This new interpretation of the long and storied history of L.A. Punk’s DIY existence was an evolution of tradition. Its innovation was rooted in its demographics while its honor was steeped in a ferocious sense of independence; the kind that is always most visceral when it comes from those who have been marginalized. While Angela’s photographs were vividly striking and intimate, there was so much to be covered and celebrated about this movement that the idea of a feature documentary was the only natural conclusion. In 2014 she began work on Los Punks: We Are All We Have.
“There aren’t very many all ages venues in Los Angeles,” Angela notes in describing what the backyard scene is and why (and how) it exists and thrives. “At any given time, you can probably count them on one hand. At times there are zero. And venues can be a pain in the ass, the shows are regulated, some clubs don’t let you stage dive or mosh so bands in L.A. throw shows in backyards, alleyways, abandoned houses, and all sorts of other non-traditional places. Of course, the lack of all-ages venues isn’t the only reason that people throw shows in backyards. Since forever families who didn’t want to or didn’t have the means to rent halls for birthday parties, quinceaneras, or other events would throw parties in their backyards. It was only natural that punk bands started to do the same.” The narrative came into focus with precision and deliberation. “The film focuses on four different people that participated in the backyard scene at the time: band members, fans, promoters, and so on. Within their stories you can get to know what the shows are like, some of the bands that play in the scene, and all sorts of scene atmosphere. There’s a brief history section in the film as well. The backyard scene has existed for more than 40 years, it has a really long, dynamic history.”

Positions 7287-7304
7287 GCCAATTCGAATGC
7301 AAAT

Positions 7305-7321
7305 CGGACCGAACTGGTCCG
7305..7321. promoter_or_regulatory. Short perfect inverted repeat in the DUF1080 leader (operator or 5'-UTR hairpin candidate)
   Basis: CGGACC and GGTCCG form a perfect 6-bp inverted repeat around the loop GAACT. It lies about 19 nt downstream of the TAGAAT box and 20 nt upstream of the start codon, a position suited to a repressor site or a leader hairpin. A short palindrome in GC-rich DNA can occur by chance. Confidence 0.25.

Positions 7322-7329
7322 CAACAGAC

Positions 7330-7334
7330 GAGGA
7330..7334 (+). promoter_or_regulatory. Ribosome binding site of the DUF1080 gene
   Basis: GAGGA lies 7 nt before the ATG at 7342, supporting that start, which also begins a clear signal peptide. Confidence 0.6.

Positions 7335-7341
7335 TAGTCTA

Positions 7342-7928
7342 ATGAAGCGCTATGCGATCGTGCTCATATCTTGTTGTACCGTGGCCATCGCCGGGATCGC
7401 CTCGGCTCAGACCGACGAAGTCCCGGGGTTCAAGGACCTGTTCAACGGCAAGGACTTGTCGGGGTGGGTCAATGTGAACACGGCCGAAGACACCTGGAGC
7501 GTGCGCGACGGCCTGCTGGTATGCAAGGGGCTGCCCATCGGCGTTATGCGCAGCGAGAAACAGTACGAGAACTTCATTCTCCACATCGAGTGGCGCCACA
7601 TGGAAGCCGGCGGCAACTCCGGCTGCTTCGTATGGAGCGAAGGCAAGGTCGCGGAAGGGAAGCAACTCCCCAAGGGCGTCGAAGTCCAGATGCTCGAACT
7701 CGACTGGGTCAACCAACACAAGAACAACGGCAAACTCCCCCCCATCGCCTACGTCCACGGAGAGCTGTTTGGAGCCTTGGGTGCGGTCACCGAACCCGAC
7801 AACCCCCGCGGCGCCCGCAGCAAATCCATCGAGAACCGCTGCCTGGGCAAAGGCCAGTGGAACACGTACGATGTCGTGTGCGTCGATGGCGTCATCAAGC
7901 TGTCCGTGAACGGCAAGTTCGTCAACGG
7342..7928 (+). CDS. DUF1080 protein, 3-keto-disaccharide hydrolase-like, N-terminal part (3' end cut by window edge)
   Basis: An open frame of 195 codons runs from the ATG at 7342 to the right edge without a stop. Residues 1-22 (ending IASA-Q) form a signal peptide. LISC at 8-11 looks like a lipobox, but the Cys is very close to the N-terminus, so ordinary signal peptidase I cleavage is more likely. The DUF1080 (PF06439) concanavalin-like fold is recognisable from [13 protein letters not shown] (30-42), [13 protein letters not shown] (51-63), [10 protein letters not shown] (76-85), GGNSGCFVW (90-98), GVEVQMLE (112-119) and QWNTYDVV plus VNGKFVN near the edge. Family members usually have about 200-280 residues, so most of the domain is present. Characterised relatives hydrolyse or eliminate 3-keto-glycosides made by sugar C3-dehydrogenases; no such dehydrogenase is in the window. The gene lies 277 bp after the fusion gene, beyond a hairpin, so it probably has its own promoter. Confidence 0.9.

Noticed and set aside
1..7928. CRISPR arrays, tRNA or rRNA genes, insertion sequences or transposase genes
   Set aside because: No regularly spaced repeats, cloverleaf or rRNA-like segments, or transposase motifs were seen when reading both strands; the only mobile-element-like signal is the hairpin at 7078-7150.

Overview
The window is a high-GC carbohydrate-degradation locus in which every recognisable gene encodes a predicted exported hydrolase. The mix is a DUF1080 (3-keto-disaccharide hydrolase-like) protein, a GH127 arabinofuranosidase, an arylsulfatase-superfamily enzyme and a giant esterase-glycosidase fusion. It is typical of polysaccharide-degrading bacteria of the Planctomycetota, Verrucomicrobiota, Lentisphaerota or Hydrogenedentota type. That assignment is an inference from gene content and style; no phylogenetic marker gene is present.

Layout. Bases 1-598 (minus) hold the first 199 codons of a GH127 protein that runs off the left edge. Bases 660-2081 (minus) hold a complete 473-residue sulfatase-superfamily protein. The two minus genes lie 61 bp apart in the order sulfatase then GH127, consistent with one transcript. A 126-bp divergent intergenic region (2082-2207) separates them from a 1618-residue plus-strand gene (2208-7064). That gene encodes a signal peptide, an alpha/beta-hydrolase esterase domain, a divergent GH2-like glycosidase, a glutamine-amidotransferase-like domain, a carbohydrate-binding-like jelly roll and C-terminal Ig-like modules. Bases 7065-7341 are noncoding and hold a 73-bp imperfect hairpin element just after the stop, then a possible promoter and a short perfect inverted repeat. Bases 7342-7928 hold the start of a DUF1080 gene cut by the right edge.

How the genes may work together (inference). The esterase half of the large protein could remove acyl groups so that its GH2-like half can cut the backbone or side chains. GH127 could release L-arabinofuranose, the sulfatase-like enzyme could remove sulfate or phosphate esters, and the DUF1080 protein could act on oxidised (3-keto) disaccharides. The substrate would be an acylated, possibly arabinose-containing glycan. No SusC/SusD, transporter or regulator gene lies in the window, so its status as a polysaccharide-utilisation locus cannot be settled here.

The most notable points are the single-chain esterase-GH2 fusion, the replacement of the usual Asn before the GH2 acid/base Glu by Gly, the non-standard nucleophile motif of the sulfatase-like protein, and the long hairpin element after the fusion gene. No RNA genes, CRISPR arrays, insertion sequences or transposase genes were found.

The resulting film was lauded for its brutal honesty and its fearless examination of racial politics in 21st century America. It is an exhaustive endeavor that lives and breathes as an extension of both Angela and the film’s subjects. It touches on many themes that run through the backyard community: the heavy day-to-day lives of the forgotten youth, the spirit of independent creativity.. And, through it all, underpinning its vitality and underscoring its emotional importance: the music.
“I’m personally attracted to scenes that act as replacement families, for a variety of reasons, and I’m fascinated about each individual and how they find their way into the scene. The relationships I made with the punks were and are incredibly important to me. I wanted to get to know everyone and do my best to understand their individual story. I’m close with hundreds of punks and adore every single one of them. They felt like family to me and I did everything I could to support them while the film was being made and after its release. I’ve never in my life opened up to and embraced people that wholeheartedly.”